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DBTA E-EDITION
April 2012

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Trends and Applications

Big Data. It's a term used to characterize those applications that have such enormous data sets, they have exceeded the capabilities and capacities of traditional database management systems. These huge data sets-measured in terabytes, petabytes, exabytes, and zettabytes-must instead span large clusters of servers and storage arrays. Search engine companies were the first to face this situation, and the result is an open source solution called Hadoop.

Winning in today's business world is tougher than ever. Unless companies make better decisions faster than competitors, they are sure to lose market share. The problems facing organizations are challenging and without access to timely, relevant, and up-to-date information, businesses are at a disadvantage. Companies in almost every sector need a complete and accurate view of customers in order to optimize sales revenue opportunities and to optimize customer satisfaction. The economic downturn also means that fraud has been on the rise, especially in information intensive industries like insurance, manufacturing, and retail.

Over the years, organizations tend to acquire more and more applications, usually for good business reasons. However, they often don't have the discipline to remove older, obsolete, or duplicate applications - even when the applications are inflexible and unable to adapt quickly enough to changing business conditions. These older applications generally run on inflexible legacy systems and while their core functions are essential to running the business, they can be a major drag at the same time. All too often, enterprises' applications portfolios are out-of-control, forcing them to waste previous resources supporting technology that has little or no business value.

The database industry is changing. Some internet applications such as search engines and social networks have rolled out their own scale-out technologies, such as NoSQL and MapReduce, effectively ignoring the traditional database, and essentially accusing it of being too underpowered. The database titans in turn remind us why consistency, schemas and query languages matter. Both camps point out considerable weaknesses in each other's approaches. The question is, what will power the future information systems?


Columns - Notes on NoSQL

It's hard to overestimate Amazon's influence on cloud computing and on NoSQL databases. Amazon Web Services (AWS) was the first and still is the leading concrete example of an infrastructure as a service (IaaS) cloud - a collection of cloud-based services such as compute (EC2), storage (S3) and other application building blocks.


Columns - Database Elaborations

Organizations are populated with solutions entitled DW, EDW, BIC, ODS, EIW, IW, CIF, or BW. Why must every organization have a data warehousing or analytics solution identified by monikers from a very limited pool of choices? Why must every deployment of a database that is expected to function as an operational data store be called ODS? For internal solutions it seems that plain and dreary naming approaches are de rigueur. Two and three letter acronyms have long been a part of corporate-speak; but when it comes to IT systems, these TLAs have become exceedingly narrow and soul-less.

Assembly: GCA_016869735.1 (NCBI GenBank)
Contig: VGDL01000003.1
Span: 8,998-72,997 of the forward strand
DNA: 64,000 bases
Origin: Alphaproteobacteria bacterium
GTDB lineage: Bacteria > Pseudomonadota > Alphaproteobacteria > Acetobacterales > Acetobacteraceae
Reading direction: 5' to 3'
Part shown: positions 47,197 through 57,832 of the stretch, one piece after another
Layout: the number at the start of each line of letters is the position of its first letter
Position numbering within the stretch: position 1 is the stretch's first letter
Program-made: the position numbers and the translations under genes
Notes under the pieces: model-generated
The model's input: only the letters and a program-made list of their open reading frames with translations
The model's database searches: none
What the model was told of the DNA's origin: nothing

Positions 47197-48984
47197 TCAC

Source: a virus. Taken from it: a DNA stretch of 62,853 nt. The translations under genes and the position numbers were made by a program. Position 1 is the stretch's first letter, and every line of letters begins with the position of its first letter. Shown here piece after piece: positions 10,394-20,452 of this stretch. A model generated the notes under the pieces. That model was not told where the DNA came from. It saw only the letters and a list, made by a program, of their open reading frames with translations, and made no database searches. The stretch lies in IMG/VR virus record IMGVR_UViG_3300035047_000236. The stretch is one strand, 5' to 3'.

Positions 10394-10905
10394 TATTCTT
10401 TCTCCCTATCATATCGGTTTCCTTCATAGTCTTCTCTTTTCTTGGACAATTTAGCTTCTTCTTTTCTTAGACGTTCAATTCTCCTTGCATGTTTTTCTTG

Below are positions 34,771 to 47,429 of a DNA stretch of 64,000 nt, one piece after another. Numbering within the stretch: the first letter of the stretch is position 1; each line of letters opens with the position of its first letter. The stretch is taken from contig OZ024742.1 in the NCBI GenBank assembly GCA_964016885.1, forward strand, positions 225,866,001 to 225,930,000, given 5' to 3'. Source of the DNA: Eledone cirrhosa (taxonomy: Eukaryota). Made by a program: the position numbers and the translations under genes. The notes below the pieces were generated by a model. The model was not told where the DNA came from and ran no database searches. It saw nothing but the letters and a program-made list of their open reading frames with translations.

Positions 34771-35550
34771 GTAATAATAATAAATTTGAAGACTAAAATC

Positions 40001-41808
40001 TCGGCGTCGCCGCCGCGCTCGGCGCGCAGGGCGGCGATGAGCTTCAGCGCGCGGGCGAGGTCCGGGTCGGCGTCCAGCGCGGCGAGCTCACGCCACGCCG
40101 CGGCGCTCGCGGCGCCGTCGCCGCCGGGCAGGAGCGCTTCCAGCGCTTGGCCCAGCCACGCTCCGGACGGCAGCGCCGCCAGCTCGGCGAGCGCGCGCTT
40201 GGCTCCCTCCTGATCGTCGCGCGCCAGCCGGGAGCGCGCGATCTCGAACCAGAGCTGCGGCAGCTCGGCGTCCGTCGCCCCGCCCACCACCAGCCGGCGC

Columns - DBA Corner

An important aspect of database security is designing your applications to avoid SQL injection attacks. SQL injection is a form of web hacking whereby SQL statements are specified in the fields of a web form to cause a poorly designed web application to dump database content to the attacker. Stories abound in the news where SQL injection was used for nefarious purposes. Several high-profile cases over the past few years impacted government websites, Microsoft in the U.K., a Swedish election, PBS (the Public Broadcasting System), and Lady Gaga's website (among many others).


Columns - SQL Server Drill Down

Last month, I told you about my favorite master-level blogs for the SQL Server professional. This month, I'm reviewing my favorite blogs for working SQL Server professionals who seriously want to grow their skills. What's the difference between a master-level blog and a practitioner-level blog, you ask?


MV Community

Entrinsik Inc., developer of information management solutions, has announced the winners of its 2012 Operational Business Intelligence (BI) Awards. The awards were presented at a networking luncheon at the 2012 Informer User Conference (ICON) held this year at the Raleigh Marriott City Center in beautiful Raleigh, NC. "Informer is an easy to use, quick to implement operational BI solution designed to support decision making with hard facts, and we've received a flood of award submissions from customers describing in detail how Informer does just that," says Sharon Shelton, vice president of marketing at Entrinsik.

Registration for U2 University 2012 - Denver is now open. Rocket Software's premier customer event for product and technical training will be held May 8-10 at the Ritz Carlton in downtown Denver. This year's event will include informative lectures, more labs than last year, and the popular certification exams that are free with registration. Attendees will be able to meet with members of the Rocket U2 staff and event sponsors, and to network with other U2 customers.

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